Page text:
Natural downed tree along the North Fork Clackamas River.

Project Description

The North Fork Clackamas River Restoration Project is located northeast of Estacada on federally managed Bureau of Land Management (BLM) property. There is a lot of excitement around this tributary of the mainstem Clackamas because it is considered one of the only viable habitat areas remaining for federally threatened coho salmon in the Lower Columbia River basin. This project aims to restore natural river processes to this historically pristine habitat through the addition of downed trees, boulders, and an enhanced forest canopy.

Project Investment: $210,884

Project Partners: Bureau of Land Management (BLM), U.S. Forest Service, Oregon Watershed Enhancement Board (OWEB)

Project Timeline: October 2017 – December 2020

Project Actions & Benefits

  1. Side channel enhancement –  Historically this section of the Clackamas River boasted numerous side channels, log jams, and scour pools that were ideal habitat for salmon and steelhead. Over time however, humans have altered or removed these features through logging practices. This project identifies eight side channels, totaling 3,975 linear feet, that will be restored to provide critical spawning and rearing habitat for several ESA listed species.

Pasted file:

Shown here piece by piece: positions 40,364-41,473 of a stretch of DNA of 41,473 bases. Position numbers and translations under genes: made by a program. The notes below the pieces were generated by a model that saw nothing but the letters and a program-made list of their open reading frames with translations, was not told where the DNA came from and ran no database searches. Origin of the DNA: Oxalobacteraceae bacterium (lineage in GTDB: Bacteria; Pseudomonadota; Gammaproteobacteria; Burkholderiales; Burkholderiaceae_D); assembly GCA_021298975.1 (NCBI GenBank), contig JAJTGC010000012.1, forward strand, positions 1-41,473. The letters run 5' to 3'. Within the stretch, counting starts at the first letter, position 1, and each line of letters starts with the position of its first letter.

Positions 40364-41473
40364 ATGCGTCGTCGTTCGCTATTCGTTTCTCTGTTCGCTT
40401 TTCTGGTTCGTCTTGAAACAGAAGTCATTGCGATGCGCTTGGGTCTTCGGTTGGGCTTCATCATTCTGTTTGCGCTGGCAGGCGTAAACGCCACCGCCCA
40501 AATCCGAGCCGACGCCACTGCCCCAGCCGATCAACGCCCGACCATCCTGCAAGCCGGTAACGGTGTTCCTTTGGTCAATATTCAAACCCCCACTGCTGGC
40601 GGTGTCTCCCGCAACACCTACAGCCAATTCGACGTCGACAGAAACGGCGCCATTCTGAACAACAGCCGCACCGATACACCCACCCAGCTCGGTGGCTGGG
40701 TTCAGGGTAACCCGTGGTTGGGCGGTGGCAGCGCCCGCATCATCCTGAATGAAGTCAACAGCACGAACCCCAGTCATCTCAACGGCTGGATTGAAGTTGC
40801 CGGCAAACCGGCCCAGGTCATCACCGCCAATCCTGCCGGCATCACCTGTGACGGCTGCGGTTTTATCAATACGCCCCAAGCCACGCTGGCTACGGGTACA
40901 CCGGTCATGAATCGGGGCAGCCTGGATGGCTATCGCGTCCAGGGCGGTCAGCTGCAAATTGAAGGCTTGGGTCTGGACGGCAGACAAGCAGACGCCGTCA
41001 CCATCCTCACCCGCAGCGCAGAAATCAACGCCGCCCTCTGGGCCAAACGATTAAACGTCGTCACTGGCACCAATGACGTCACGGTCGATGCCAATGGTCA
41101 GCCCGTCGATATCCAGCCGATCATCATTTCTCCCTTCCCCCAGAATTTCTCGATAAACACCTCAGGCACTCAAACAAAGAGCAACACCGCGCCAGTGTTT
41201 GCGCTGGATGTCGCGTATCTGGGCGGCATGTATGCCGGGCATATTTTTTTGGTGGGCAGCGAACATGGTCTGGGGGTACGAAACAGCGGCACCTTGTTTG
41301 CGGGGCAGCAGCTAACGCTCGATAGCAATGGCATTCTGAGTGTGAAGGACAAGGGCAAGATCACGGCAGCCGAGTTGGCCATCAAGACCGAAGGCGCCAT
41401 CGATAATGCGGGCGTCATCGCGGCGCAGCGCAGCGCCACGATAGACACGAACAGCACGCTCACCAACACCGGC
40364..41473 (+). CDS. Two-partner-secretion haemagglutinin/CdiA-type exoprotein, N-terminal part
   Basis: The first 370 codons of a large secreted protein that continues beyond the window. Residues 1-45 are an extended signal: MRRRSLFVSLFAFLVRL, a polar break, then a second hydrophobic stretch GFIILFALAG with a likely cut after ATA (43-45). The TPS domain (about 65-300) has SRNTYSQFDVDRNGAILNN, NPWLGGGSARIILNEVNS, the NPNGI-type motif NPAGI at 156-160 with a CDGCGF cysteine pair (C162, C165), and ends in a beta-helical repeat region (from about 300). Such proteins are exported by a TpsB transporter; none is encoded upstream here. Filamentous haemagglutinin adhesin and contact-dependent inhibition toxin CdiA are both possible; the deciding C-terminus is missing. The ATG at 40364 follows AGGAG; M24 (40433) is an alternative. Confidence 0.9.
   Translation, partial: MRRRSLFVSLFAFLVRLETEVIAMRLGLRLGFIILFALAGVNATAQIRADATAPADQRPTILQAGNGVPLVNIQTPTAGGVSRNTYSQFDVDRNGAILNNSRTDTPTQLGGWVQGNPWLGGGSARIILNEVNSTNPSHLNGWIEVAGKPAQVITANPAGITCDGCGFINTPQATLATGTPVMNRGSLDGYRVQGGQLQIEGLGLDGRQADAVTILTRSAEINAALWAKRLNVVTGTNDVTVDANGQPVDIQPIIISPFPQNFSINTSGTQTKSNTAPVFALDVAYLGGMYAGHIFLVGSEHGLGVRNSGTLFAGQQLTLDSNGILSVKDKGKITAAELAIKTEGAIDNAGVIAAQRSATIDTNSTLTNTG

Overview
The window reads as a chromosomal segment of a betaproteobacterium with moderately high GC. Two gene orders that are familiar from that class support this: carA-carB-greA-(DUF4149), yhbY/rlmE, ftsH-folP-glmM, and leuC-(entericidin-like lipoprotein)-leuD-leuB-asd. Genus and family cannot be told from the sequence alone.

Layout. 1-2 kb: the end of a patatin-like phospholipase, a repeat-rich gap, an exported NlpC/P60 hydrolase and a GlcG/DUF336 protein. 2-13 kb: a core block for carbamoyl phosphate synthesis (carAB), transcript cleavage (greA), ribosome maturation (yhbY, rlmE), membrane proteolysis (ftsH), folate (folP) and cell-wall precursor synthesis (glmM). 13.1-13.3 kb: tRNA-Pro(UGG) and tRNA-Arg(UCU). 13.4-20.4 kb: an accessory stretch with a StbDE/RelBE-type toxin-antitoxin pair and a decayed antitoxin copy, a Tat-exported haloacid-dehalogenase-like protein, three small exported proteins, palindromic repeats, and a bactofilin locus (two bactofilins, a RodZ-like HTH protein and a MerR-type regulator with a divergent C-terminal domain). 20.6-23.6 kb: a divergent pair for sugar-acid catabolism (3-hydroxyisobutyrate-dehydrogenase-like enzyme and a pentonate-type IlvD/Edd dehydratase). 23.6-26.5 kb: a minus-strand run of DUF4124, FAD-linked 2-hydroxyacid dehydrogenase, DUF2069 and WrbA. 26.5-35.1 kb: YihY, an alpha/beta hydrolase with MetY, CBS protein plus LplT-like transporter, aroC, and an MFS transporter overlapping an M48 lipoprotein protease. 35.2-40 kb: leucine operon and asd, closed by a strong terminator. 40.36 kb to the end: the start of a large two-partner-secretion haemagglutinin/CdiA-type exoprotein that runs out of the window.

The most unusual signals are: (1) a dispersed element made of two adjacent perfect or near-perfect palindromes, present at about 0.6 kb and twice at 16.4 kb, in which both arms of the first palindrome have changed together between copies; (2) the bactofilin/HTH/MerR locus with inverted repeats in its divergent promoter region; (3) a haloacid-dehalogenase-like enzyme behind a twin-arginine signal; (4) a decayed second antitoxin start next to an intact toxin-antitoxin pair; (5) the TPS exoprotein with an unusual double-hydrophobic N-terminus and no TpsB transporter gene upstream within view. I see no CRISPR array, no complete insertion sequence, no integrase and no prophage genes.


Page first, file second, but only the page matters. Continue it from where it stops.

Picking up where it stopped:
2. Stream enhancement – In the natural environment, streams have complex physical features like trees, boulders, and gravel that together create ideal spawning and rearing habitat for fish. This project will mimic these natural features through the addition of large wood and boulders. Over time these additions will naturally re-engineer stream flows and restore natural hydrology to the system.
  3. Floodplain reconnection – Healthy river systems have access to floodplains to allow for seasonal storage of water when the system is overwhelmed. This project will reconnect 8.5 acres of floodplain for the North Fork Clackamas River.
  4. Riparian restoration – In order for the floodplain and side channel habitats to fully function, the riparian forests around them have to be healthy. While there are some native species on the site, there are also invasive plant species which diminish soil health and out compete native plant species adapted to the site. To restore this 1.25 acre habitat, contractors will mechanically and chemically treat invasive plant species and then plant the area with native trees and shrubs.